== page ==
WASHINGTON — Give the scissors a rest for a while. The United States Navy is trying out a new style.
Newly-enlisted women will no longer have to cut their hair short, under a pilot program in effect through March.
Joining the other armed services, the Navy will allow female sailors to choose the hairstyle that fits without having to chop off extra locks, as long as the grooming still meets uniform regulations. The previous requirement for female accessions was to cut any hair beyond the lower edge of the uniform collar.
Highlights of the changes and guidelines include:
- Hairstyles must allow for the proper fit of headgear and not interfere with the proper wearing of protective masks or equipment;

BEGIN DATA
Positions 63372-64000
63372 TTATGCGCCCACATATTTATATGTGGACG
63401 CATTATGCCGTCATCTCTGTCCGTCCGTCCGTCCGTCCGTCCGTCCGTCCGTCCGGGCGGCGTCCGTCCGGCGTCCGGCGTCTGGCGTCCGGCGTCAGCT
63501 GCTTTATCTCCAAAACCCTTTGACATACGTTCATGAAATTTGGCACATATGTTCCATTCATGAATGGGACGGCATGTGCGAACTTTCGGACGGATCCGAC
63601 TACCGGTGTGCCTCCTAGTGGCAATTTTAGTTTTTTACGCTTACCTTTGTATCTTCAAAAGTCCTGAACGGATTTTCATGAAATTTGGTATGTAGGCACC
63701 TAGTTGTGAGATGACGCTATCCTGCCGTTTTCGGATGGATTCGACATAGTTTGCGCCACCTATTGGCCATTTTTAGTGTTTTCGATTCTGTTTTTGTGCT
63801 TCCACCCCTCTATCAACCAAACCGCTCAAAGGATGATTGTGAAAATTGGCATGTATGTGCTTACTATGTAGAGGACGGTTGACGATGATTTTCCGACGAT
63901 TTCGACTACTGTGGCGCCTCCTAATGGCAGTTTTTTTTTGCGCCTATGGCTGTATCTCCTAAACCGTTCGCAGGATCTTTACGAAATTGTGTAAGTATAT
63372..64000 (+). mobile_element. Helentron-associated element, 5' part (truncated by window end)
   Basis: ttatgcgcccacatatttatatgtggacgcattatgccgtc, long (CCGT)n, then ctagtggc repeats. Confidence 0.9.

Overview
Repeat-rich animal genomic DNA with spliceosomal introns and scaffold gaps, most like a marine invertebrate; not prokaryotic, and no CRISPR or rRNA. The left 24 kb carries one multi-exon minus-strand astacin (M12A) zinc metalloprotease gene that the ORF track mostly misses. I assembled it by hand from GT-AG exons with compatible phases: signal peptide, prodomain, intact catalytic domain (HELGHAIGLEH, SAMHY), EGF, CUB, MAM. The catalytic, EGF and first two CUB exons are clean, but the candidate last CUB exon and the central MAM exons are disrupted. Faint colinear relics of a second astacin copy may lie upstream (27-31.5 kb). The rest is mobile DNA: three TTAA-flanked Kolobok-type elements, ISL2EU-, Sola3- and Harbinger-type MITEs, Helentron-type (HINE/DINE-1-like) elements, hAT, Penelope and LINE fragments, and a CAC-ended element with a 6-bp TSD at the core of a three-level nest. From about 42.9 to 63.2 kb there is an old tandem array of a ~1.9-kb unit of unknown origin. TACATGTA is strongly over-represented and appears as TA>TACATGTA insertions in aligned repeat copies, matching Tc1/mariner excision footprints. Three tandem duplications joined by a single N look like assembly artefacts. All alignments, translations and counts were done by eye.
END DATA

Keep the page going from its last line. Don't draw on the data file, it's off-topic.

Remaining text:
- When in uniform, hair may touch, but not fall below a horizontal line level with the lower edge of the back of the collar. With service dress jumper uniforms, hair may extend a maximum of 1 1/2 inches below the top of the jumper collar;
- Layered hairstyles are authorized, provided that the layers present a smooth, graduated appearance. No portion of the bulk of the hair (except the bun) as measured from the scalp will exceed 2 inches;
- The bulk of a bun shall not exceed three inches from the scalp. The diameter of the bun will not exceed four inches. Loose ends must be tucked in and secured. Buns must not protrude through the opening in the back of a ball cap;
- Angled hairstyles may not exceed 1 1/2 inches difference in length from front to back;
- All hairstyles must minimize scalp exposure;
- Two strand braids (a type of twist) are authorized. Braided hairstyles are to be conservative and conform to the grooming standard guidelines.
The Naval Service Training Command is looking at a similar pilot program for male recruits, who currently have to arrive with hair shaved down to an eighth of an inch.